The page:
Whether the result of typhoons, earthquakes or civil wars, humanitarian disasters can bring nations together as they meet the urgent needs of victims. In turn, humanitarian relief efforts can be seen as a useful tool of diplomacy, affording a donor government opportunities to further its foreign policy objectives, or increasing the visibility and credibility of multi-lateral organizations operating overseas.
On May 19, the Brookings Institution-University of Bern Project on Internal Displacement explored the role of public diplomacy in humanitarian crises, assessing the benefits and costs for governments and other organizations when they offer relief assistance after large-scale disasters. Topics discussed included: the extent to which humanitarian response is shaped by foreign policy or institutional concerns; the lessons learned from previous experiences; ways to deliver humanitarian assistance both to meet the needs of the victims and to enhance the standing of governments providing assistance; and whether public diplomacy in humanitarian crises can have negative effects.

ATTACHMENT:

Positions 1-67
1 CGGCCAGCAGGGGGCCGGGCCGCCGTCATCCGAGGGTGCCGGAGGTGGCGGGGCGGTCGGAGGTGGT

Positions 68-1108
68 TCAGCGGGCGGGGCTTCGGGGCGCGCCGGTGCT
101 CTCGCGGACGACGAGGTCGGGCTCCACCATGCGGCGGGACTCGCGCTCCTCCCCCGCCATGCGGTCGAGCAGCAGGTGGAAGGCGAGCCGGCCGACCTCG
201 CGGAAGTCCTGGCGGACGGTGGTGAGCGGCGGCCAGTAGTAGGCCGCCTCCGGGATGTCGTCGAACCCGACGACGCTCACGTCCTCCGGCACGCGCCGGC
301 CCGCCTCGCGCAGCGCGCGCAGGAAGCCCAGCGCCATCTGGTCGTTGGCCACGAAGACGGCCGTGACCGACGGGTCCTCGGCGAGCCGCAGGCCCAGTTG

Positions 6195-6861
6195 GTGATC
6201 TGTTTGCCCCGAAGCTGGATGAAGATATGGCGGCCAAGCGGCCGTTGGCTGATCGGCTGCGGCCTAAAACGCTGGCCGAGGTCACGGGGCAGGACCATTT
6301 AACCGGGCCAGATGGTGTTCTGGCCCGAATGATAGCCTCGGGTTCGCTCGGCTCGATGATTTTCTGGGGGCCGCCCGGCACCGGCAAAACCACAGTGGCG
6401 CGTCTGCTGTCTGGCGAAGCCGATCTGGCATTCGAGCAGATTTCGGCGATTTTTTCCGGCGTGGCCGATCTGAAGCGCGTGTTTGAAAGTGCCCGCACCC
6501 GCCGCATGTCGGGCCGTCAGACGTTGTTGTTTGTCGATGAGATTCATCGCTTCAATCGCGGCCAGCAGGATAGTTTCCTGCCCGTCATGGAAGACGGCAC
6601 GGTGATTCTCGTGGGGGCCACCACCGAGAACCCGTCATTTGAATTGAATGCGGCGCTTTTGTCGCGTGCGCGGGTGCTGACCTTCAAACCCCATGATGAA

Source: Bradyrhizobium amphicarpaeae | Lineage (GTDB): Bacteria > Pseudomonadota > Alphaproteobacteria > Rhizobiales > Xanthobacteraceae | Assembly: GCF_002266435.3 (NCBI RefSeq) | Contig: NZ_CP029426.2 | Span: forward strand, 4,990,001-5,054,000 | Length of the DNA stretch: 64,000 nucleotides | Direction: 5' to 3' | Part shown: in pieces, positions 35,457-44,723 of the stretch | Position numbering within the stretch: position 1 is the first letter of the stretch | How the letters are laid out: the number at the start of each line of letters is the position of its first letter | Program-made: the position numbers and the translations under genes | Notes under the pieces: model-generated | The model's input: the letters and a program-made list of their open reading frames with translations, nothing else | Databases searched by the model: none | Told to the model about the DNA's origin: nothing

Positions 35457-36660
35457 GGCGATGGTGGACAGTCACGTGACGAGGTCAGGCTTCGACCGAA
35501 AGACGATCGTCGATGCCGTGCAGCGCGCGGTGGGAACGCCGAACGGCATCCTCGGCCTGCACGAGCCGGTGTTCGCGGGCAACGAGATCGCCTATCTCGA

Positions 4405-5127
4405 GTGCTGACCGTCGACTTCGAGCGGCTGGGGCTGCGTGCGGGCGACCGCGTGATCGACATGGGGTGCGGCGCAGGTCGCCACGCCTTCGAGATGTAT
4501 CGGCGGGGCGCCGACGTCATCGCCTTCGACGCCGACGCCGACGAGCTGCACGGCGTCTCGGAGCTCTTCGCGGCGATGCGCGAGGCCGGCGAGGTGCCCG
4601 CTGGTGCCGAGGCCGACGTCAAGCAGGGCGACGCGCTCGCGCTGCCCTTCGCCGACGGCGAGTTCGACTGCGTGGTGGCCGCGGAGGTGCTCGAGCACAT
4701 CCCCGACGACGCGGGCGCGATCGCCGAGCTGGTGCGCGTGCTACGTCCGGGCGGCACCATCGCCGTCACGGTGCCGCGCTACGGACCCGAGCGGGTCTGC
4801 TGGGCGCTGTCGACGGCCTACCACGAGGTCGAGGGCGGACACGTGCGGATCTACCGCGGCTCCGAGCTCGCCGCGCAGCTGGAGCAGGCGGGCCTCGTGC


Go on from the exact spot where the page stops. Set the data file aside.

Participants included Brookings nonresident fellow Kristin Lord, associate dean at George Washington University’s Elliott School of International Affairs and a former State Department advisor; Major Shannon Beebe, senior Africa analyst with the U.S. Army; and Brookings senior fellow Elizabeth Ferris, co-director of the Brookings-Bern Project on Internal Displacement. Frank Sesno, professor of media affairs at George Washington University and former CNN Washington Bureau chief, moderated the discussion.
Bruce Katz, of the Brookings Institution, said [land mapping] is not just about "real estate," but about access "to a talent pool." "Automobiles are essentially computers on wheels," said Katz, who focuses on the challenges and opportunities of global urbanization. "The broader Detroit area is one of the greatest hubs of technological innovation around manufacturing."